Online Program

Health and Health-related Quality of Life in Adults with Intellectual Disabilities: Baseline Results from the Longitudinal Health and Intellectual Disability Study (LHIDS)

Sunday, November 1, 2015

Sumithra Murthy, MBBS, MPH, Department of Disability and Human Development, University of Illinois at Chicago, Chicago, IL
Kelly Hsieh, PhD, Department of Disability and Human Development, University of Illinois at Chicago, Chicago, IL
James Rimmer, PhD, School of Health Professions, University of Alabama at Birmingham, Birmingham, AL
Background: Adults with intellectual disabilities (ID) are often at a higher risk of developing chronic health conditions which result in poorer health, due to their preexisting biological factors, health behaviors, or access to health care and screening. The purpose of this study is to examine health and health related quality of life (HRQOL) in adults with ID living in community settings.

Methods: We analyzed baseline data (N=1,619) from the Longitudinal Health and Intellectual Disability Study (LHIDS). Measures included demographics and characteristics, informant-rated health, weight status, HRQOL (i.e., physically unhealthy days, mentally unhealthy days, and number of activity limitation days), number of chronic health conditions, and number of medications.

Results: Participants were primarily White (88.0%) and the average age was 37.57 years (range 18 – 86 years). Men with ID were more likely to be rated very good or excellent, and increased physically unhealthy days as they aged. Women with ID were more likely to be obese, had more chronic health conditions, and took more medications. Physically unhealthy days significantly increased as age increased. Chronic health conditions that increased with age included number of health conditions, thyroid disorder, constipation, hip/knee pain, urinary incontinence, headache, sleep disorder, osteoporosis, and depression. Health status and number of medications taken also significantly differed among residential settings.

Conclusions: The findings suggest that health disparities exist among women and men, residential settings, and age groups. Development of health promotion guidelines targeted to specific subgroups (while taking age into account) for adults with ID are needed.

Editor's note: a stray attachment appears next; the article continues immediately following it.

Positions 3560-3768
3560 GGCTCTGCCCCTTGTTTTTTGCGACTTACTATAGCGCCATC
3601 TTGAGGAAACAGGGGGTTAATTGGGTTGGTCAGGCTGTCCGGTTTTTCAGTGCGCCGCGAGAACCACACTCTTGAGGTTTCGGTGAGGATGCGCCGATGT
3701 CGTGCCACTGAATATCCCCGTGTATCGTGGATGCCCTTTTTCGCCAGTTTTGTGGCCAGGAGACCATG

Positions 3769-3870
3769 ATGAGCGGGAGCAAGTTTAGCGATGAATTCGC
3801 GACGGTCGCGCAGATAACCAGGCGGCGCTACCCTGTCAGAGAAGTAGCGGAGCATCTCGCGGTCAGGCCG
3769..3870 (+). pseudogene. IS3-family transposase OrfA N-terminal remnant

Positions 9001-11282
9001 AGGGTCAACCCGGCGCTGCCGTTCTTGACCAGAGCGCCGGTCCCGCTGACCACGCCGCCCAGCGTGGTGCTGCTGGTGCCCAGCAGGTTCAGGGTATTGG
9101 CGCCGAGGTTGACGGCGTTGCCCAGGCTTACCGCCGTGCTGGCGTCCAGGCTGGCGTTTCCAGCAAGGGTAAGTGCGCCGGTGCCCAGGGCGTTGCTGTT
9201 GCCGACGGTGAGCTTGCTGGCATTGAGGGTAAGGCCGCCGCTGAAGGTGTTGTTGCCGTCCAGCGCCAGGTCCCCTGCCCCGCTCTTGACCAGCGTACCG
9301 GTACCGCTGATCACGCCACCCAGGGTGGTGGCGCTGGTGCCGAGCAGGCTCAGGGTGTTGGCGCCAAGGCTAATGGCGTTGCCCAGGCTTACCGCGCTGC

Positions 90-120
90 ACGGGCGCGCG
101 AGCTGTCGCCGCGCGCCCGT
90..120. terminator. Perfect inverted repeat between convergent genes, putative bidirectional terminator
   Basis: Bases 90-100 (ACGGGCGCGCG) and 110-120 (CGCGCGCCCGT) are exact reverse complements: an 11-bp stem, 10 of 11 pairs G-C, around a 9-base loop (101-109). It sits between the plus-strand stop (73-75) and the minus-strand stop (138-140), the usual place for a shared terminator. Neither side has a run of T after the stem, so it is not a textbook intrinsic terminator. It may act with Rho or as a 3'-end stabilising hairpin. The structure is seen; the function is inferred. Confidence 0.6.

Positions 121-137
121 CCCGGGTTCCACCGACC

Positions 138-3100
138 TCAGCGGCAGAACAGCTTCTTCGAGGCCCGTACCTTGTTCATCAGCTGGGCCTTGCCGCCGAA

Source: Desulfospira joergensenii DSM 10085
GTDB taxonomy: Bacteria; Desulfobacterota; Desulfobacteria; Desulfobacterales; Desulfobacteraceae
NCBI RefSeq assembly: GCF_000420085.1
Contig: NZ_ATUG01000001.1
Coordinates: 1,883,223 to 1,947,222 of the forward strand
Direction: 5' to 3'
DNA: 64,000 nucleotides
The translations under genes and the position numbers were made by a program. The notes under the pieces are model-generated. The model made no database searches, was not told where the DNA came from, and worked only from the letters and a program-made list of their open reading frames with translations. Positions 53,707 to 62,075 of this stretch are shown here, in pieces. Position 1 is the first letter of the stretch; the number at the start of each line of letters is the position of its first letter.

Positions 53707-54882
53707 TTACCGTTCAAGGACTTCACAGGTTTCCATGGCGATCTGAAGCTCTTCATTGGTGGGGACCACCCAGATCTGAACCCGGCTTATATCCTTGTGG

Learning Areas:

Public health or related research
Social and behavioral sciences

Learning Objectives:
Compare health and HRQOL of adults with ID by sex, age group, and residential type. Discuss the trends in chronic health conditions as adults with ID age. Discuss implications of the findings and the need for development of health promotion guidelines to reduce health disparities.

Keyword(s): Disabilities, Health Disparities/Inequities

Presenting author's disclosure statement:

Qualified on the content I am responsible for because: I hold an MBBS degree from the University of Mumbai, India and an MPH degree from Northwestern University, Chicago. I am the Project Coordinator for the Longitudinal Health & Intellectual Disability Study and Falls Prevention Study among adults with ID at UIC. I have had extensive clinical experience and a rich background of work on public health programs in primary health centers in India.
Any relevant financial relationships? No

I agree to comply with the American Public Health Association Conflict of Interest and Commercial Support Guidelines, and to disclose to the participants any off-label or experimental uses of a commercial product or service discussed in my presentation.